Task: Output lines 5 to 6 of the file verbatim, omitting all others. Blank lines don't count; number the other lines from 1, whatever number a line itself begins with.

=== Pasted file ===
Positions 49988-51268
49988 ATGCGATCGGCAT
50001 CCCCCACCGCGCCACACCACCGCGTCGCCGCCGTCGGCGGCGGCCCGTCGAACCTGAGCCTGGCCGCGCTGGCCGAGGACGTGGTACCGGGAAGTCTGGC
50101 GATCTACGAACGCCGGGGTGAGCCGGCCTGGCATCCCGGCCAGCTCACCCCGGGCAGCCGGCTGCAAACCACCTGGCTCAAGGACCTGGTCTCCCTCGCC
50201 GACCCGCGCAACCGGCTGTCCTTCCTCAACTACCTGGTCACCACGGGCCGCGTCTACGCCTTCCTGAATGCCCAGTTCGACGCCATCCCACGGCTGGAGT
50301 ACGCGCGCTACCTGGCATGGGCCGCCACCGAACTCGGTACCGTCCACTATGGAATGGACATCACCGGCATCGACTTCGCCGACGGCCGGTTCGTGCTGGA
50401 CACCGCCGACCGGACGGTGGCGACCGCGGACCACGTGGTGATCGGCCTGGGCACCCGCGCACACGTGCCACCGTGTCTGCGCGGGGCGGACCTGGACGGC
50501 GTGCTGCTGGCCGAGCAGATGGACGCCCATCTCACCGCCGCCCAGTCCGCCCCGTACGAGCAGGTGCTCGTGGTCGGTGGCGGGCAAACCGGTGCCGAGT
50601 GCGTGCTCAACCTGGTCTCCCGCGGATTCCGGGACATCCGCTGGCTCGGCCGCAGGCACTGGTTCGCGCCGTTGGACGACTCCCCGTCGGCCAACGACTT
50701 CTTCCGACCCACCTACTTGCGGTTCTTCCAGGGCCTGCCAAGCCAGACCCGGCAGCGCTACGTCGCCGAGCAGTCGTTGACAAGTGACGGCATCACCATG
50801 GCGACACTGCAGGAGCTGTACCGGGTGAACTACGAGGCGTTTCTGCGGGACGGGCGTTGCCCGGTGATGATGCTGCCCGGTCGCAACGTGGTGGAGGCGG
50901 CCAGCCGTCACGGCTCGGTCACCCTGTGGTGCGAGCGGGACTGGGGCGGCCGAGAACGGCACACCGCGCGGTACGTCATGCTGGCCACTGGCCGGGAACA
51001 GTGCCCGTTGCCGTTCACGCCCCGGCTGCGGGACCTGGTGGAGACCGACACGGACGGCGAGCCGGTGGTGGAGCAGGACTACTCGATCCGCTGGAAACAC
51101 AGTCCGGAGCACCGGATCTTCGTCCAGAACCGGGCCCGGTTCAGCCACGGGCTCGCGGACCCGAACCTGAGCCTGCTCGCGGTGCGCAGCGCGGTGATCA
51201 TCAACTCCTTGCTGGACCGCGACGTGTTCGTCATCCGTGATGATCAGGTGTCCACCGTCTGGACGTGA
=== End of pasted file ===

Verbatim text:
50201 GACCCGCGCAACCGGCTGTCCTTCCTCAACTACCTGGTCACCACGGGCCGCGTCTACGCCTTCCTGAATGCCCAGTTCGACGCCATCCCACGGCTGGAGT
50301 ACGCGCGCTACCTGGCATGGGCCGCCACCGAACTCGGTACCGTCCACTATGGAATGGACATCACCGGCATCGACTTCGCCGACGGCCGGTTCGTGCTGGA